Chair: Dennis Kafura
Virginia Tech

Monday, 8:30 am – 5:00 pm
Convention Ctr – 102F

As at past OOPSLA conferences, the Doctoral Symposium provides a selected group of doctoral students with a forum to present their research work and to obtain the feedback of mentors drawn from university faculty and industry laboratories. The goal of the symposium is to expose the student and the student's work to helpful but critical external peerevaluation before the student's final defense in order to improve upon his or her thesis work. In addition, the mentors give helpful suggestions on how the student's work can be presented with the best advantage tothe professional community and to prospective employers. This year's mentors are Gul Agha (University of Illinois), Greg Lavender(Sun Microsystems), Satoshi Matsuoka (Tokyo Institute of Technology), and Dennis Kafura (Virginia Tech, Chair).

The symposium is conducted in the style of a technical workshop. Each student is asked to present a synopsis of their work in no more than 5 minutes and an expanded description of up to 25 minutes. The mentors and other students are given 15 minutes to provide feedback both on the technical content of the work as well as its presentation.

This year 10 doctoral students were selected. The selected participants were chosen on the basis of the mentors’ evaluation of the students’ descriptions of their research, and whether the work was sufficiently advanced to have some preliminary results but with sufficient time remaining to benefit from the symposium experience.

The participating doctoral students and the titles of their research work are:

1. A Minimalist Approach to Framework Documentation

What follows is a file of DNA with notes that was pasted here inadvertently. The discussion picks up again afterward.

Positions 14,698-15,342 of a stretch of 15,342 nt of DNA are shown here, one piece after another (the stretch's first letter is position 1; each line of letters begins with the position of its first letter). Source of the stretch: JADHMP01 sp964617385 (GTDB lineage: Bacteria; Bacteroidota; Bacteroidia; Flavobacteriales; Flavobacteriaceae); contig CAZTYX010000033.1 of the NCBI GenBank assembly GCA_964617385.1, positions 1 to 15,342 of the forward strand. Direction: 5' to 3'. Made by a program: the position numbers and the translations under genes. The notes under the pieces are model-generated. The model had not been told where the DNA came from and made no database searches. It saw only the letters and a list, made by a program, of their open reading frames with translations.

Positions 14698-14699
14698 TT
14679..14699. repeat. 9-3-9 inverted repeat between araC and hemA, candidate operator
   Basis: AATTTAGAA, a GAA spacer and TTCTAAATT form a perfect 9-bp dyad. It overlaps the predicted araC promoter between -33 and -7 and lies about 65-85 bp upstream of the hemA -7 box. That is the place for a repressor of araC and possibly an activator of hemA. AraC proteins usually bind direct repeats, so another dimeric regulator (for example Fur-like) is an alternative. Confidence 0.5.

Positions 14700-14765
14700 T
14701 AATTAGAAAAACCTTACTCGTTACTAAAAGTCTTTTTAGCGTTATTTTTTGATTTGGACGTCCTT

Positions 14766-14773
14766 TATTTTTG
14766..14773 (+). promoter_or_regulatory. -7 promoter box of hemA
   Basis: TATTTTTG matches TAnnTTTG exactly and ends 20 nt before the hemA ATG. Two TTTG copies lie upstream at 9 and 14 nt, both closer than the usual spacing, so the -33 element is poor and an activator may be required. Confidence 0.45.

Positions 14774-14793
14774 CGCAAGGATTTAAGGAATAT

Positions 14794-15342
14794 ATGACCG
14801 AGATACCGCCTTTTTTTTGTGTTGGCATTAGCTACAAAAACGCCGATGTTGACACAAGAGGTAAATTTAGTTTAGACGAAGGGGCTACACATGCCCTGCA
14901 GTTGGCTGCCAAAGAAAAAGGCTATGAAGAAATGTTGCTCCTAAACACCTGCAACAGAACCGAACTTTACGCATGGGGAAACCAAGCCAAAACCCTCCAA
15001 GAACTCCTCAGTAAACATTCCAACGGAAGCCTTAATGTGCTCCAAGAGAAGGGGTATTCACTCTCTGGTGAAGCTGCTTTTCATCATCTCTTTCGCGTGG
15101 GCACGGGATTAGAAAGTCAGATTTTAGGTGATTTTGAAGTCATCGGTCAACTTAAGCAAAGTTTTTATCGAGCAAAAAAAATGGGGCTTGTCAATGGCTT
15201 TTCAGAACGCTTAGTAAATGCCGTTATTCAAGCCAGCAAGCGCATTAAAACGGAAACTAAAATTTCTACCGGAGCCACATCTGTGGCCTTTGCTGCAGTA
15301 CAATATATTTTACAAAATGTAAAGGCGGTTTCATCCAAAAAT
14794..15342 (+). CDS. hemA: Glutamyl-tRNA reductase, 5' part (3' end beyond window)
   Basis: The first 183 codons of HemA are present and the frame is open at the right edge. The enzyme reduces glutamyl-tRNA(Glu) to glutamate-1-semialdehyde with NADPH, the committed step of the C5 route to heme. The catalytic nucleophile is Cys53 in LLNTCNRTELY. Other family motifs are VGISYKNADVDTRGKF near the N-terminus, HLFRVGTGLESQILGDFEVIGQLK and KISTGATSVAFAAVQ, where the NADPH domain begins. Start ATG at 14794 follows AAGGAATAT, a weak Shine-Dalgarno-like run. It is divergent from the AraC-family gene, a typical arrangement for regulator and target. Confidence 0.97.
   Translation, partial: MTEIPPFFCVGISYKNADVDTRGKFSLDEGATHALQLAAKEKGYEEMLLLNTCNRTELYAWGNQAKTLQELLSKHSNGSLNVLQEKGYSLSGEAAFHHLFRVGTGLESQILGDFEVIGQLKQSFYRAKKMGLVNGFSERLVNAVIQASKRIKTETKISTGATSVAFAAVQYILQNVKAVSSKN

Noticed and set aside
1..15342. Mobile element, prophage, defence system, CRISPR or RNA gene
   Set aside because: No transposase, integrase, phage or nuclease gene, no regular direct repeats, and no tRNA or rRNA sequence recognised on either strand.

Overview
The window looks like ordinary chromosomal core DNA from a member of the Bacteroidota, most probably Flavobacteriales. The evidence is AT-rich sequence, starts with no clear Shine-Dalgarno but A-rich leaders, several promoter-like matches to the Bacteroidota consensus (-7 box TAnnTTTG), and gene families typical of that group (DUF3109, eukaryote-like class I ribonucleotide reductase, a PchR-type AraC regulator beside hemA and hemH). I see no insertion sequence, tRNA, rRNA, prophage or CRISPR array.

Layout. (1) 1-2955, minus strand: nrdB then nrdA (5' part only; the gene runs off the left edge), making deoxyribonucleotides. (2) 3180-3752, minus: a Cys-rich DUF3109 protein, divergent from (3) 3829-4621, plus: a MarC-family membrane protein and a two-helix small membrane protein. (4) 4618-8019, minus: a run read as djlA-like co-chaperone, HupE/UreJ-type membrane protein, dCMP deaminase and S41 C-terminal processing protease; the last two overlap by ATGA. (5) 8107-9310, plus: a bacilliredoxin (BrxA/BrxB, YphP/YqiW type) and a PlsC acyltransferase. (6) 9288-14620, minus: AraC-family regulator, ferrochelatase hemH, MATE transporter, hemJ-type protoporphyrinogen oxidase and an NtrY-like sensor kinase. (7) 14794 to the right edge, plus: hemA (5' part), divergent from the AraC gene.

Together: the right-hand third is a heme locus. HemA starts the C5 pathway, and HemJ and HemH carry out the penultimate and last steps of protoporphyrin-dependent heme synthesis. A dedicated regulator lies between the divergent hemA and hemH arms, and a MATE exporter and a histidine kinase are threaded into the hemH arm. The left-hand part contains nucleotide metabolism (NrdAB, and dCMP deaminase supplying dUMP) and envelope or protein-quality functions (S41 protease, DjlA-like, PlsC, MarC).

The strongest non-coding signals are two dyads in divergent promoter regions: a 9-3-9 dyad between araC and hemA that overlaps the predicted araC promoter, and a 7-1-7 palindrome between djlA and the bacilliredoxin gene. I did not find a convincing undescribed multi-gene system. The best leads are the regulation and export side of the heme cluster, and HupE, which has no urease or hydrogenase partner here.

Ademar Aguiar, Universidade do Porto
Good documentation is crucial for the success of frameworks. Emphasizing a framework's understandability and usability, rather than describing its design, a new documenting approach is proposed combining existing document styles in a kind of "minimalist" framework manual. Benefits and drawbacks are evaluated from frameworks of different domains and complexity.

2. The META4 Programming Language
Jason Kim, Lehigh University
META4 is an object-oriented language with first order reasoning capability that also includes reasoning about the change that the objects go through over time, efficient partial evaluation via runtime propagation of specific values as well as explicit run-time code generation, and a source code to machine code compiling engine.

3. Object-Oriented Algorithms with Functional Style
Johan Larsson, Stockholm University
This project identifies polytypic object-oriented programming, that is, polymorphism over both type and kind variables, recursion patterns, etc. This style of programming abstracts away from specific data types and is therefore also known as "generic programming" in the functional programming community. This research will demonstrate polytypic object-oriented programming.

4. Building an Object-Oriented Problem Solving Environment for the Parallel Numerical Solution on PDEs
Mikel Lujan, University of Manchester
This PhD project proposes to investigate (1) the advantages and disadvantages that object-oriented design and programming can bring to the numerical solution of partial differential equations (PDEs) and numerical linear algebra (NLA) and (2) the integration of PDE and NLA object-oriented libraries with intelligent agents to form the basis of a problem solving environment (PSE) for numerical computation.